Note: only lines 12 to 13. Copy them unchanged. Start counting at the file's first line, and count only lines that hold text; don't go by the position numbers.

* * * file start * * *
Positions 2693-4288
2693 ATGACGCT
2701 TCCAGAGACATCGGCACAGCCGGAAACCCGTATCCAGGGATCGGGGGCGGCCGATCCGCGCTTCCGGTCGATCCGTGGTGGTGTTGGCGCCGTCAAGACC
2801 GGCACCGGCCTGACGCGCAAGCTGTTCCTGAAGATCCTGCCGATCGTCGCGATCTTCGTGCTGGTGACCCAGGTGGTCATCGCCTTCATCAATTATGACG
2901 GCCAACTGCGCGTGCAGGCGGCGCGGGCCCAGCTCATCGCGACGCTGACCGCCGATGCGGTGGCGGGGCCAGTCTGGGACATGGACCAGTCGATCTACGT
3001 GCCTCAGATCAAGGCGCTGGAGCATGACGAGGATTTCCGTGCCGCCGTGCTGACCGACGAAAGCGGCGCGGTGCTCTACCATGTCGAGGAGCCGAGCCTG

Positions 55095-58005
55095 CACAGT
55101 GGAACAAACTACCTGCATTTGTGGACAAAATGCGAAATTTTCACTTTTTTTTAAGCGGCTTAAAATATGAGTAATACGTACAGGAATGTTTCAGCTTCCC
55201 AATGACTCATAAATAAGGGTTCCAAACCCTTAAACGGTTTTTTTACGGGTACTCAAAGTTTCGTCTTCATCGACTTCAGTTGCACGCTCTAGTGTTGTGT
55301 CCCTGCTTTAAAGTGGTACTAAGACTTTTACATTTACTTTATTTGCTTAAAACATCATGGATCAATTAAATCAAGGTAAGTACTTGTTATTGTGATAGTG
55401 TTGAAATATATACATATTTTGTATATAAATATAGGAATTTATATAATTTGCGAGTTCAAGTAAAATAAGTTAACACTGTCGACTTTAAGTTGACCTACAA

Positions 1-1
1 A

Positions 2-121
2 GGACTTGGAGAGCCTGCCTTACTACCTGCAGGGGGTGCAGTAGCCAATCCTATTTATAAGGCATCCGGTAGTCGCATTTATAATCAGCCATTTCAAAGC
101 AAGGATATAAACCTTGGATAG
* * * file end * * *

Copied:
55401 TTGAAATATATACATATTTTGTATATAAATATAGGAATTTATATAATTTGCGAGTTCAAGTAAAATAAGTTAACACTGTCGACTTTAAGTTGACCTACAA

Positions 1-1